View of Prosecutors

But prosecutors now assert that it was Cinnamon, despite her claims of innocence just months ago, who shot Linda Brown to death--though only at the prodding of her father.

Cinnamon says her father persuaded her to kill her mother because Linda Brown had Mafia connections and planned to kill Brown to gain control of his lucrative computer data retrieval business.

Cinnamon maintains that Brown told her that she would serve little time in prison because of her age.

But Cinnamon said she felt confused and betrayed by her father after spending 3 years behind bars, so she finally agreed to cooperate with the authorities.

Investigators, suspicious about the incident even at the time of Cinnamon’s murder conviction, had tried since 1985 to get her to tell all she knows about the killing.

Wired for Recording

And so, wired with a recording device set up by investigators, Cinnamon had her father come for an Aug. 13 visit at the youth facility. After exchanging small talk, Cinnamon quickly brought up the subject of Linda Brown’s killing.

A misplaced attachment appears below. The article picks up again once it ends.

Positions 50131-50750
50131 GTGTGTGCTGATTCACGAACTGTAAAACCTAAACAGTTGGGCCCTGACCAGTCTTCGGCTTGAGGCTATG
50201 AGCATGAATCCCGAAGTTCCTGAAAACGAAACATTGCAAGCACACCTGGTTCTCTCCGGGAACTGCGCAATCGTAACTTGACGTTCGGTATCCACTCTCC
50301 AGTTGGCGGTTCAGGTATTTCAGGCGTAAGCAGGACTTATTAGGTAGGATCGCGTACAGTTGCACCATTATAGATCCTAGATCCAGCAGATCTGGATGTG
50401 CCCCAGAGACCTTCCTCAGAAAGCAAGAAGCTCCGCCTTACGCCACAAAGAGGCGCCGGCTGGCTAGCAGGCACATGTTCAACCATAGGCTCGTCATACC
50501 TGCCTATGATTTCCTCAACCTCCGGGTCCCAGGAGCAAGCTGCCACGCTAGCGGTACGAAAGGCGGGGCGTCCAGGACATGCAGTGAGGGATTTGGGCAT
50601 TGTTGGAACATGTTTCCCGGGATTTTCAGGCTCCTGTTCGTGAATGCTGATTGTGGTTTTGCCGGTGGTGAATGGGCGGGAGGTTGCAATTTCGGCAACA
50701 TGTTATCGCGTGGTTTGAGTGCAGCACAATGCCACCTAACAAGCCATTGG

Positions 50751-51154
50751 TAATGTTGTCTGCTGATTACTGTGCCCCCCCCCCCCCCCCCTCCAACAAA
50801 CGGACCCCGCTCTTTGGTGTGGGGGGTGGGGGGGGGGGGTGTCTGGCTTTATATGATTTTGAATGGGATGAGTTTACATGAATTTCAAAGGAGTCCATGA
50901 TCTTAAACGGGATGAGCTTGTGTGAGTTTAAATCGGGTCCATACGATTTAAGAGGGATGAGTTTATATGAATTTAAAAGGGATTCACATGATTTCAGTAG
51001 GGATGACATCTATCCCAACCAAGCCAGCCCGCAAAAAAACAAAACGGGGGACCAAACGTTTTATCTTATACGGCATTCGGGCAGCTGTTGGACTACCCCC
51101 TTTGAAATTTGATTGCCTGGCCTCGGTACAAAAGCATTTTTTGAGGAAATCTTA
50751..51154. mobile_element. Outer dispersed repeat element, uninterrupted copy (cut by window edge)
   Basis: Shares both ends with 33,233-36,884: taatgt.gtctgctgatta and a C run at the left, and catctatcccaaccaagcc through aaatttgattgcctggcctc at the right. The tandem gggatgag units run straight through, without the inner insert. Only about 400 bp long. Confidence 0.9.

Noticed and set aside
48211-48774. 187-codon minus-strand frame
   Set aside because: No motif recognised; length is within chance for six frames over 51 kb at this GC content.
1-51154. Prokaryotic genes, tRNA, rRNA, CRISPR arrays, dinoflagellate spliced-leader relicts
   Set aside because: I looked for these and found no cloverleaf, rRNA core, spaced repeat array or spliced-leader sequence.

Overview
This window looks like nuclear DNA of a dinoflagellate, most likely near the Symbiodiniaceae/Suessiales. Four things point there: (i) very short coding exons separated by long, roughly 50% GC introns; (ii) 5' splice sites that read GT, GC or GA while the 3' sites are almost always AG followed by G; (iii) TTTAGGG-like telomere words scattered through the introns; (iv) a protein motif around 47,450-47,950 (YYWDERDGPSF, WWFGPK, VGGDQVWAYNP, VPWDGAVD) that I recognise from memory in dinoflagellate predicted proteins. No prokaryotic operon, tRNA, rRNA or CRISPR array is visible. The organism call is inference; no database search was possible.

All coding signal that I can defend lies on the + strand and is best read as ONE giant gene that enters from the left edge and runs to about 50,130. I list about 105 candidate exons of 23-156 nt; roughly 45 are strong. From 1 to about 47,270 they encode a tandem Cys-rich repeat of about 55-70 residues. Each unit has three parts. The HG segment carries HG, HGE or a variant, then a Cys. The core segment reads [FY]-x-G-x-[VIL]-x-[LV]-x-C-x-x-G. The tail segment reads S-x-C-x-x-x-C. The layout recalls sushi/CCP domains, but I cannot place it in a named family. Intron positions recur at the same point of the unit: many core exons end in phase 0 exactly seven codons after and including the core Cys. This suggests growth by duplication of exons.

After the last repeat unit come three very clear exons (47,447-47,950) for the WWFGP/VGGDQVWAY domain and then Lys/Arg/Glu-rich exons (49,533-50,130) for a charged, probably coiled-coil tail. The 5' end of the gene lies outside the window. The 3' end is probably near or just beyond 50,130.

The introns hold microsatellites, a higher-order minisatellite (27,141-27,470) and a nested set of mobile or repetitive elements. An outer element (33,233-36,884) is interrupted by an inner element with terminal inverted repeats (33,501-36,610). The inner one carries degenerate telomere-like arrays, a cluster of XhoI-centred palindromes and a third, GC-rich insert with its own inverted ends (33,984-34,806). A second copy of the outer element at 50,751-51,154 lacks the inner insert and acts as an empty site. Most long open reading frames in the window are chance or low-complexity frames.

Cinnamon told her father that she was “confused, very confused” about her continued imprisonment in the youth facility on a 27-year-to-life sentence. “Why did you tell me I’d only be here for a little bit, and then they’d let me go home?” she asked on the tape.

Later, without ever saying what did happen the night of the murder, Cinnamon asked her father why she could not finally tell police the truth about the murder.

Her father’s taped answer was firm and immediate: “I’ll tell you why. . . . You can tell the truth, if you don’t tell the whole truth, because if there was knowledge--if me, grandma, grandpa, Patty, everyone--had knowledge in advance of what was going to happen, then we’d all go to jail, everyone.”

Defense View of Tape

Baruch, defense attorney for Brown, maintained that Brown’s response indicates only that he knew about the plot, not that he encouraged it. Explaining Brown’s reference to imprisonment, Baruch said: “He doesn’t know the law. Knowledge isn’t enough for murder.”

Police investigators saw it differently: Five weeks after that conversation was surreptitiously recorded, police arrested Brown and Bailey on charges of murder and conspiracy.

Brown, ordered last week to stand trial on murder charges, is to be arraigned Feb. 2 in Orange County Superior Court. Bailey’s case is pending, but she is expected to be helped in court by her cooperation in the prosecution of her husband.